Structure-based mutational analysis indicates that this conserved region is responsible for the interaction between SHARP and the universal transcriptional corepressor SMRT/NCoR (silencing mediator for retinoid and thyroid receptors/nuclear receptor corepressor). We demonstrate that this interaction involves a highly conserved acidic motif at the C terminus of SMRT/NCoR. These findings suggest that the conserved function of the SPOC domain is to mediate interaction with SMRT/NCoR corepressors and that Spen proteins play an essential role in the repression complex.

  • Ariyoshi M, Schwabe JW. A conserved structural motif reveals the essential transcriptional repression function of Spen proteins and their role in developmental signaling. Genes Dev, 2003. 17: p. 1909-20.

Nuclear receptor dynamics

Graph of fluorescence anistropy against time

Nuclear receptors are transcription factors that activate gene expression in response to ligands. The C-terminal helix (helix 12) of the ligand-binding domain plays a critical role in the activation mechanism. When bound to activating ligands, helix 12 adopts a conformation that promotes the binding of co-activator proteins. Helix 12 also adopts this 'active' position in several ligand-free structures, raising questions as to the exact role of helix 12.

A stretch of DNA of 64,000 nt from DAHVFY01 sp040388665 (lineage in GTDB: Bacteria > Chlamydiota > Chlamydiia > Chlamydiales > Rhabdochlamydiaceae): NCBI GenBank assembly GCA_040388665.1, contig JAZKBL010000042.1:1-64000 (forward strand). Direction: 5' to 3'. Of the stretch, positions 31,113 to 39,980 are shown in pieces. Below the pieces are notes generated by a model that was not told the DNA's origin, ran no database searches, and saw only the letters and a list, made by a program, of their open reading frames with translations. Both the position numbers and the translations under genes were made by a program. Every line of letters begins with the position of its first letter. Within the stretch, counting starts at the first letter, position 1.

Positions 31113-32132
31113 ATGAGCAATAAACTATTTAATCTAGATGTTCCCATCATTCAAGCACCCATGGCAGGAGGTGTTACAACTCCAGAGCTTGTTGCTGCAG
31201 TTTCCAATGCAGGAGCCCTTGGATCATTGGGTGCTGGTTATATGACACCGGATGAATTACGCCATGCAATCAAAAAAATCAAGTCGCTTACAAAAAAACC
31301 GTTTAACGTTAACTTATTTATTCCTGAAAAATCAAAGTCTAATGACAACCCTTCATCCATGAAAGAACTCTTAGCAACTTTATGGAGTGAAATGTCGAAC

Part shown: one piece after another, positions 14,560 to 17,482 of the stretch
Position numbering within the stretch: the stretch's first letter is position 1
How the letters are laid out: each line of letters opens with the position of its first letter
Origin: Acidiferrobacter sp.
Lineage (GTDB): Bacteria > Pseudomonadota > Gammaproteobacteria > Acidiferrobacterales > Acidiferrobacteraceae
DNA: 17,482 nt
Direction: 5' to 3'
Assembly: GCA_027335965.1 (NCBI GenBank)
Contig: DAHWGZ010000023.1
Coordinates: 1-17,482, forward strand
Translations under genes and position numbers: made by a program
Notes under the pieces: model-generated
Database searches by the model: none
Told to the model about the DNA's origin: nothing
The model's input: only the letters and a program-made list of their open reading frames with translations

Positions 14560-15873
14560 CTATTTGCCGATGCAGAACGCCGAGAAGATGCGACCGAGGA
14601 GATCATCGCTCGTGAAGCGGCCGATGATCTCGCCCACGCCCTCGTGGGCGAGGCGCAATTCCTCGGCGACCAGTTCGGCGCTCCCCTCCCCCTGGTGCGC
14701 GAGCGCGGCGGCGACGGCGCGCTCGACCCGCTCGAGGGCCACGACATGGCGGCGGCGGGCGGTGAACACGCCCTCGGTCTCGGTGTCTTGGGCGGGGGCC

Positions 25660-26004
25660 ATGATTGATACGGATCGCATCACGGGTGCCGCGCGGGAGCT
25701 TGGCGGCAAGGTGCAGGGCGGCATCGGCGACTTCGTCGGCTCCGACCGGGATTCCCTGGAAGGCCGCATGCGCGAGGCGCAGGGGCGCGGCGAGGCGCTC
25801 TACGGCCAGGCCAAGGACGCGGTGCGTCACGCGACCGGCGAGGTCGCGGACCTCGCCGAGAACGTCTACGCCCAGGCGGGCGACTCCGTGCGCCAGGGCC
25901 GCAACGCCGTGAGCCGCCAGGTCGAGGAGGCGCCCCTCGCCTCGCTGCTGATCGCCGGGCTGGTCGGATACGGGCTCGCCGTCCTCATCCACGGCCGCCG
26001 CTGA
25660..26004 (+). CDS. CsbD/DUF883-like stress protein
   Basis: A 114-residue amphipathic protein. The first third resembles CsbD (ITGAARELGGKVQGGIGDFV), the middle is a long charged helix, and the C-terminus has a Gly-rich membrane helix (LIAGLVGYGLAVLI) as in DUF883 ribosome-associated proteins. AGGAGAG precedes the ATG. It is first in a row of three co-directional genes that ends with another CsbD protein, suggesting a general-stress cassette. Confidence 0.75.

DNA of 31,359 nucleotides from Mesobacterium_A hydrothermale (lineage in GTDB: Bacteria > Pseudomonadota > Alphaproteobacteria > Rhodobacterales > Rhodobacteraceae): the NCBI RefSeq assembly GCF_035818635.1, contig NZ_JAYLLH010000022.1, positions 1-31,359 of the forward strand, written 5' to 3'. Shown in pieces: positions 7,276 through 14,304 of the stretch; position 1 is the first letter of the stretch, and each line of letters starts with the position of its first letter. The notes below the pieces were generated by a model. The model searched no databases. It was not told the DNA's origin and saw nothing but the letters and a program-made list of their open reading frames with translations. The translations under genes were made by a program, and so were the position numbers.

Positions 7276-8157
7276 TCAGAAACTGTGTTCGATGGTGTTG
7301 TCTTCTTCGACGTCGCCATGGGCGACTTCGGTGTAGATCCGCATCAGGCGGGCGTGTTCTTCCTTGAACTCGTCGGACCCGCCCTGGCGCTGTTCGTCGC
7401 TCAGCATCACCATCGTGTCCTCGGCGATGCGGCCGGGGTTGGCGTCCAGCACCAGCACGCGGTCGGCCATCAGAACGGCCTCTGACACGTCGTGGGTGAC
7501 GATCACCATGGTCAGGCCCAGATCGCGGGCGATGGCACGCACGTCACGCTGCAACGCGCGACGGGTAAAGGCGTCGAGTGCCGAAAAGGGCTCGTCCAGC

We proposed that the dynamic properties of helix 12 may be critical for the activation mechanism and, to test this, have used fluorescence anisotropy techniques to directly monitor the mobility of helix 12 in PPARgamma. Our results suggest that helix 12 is significantly more mobile than the main body of the protein. Upon ligand binding, helix 12 shows reduced mobility, accounting for its role as a molecular switch.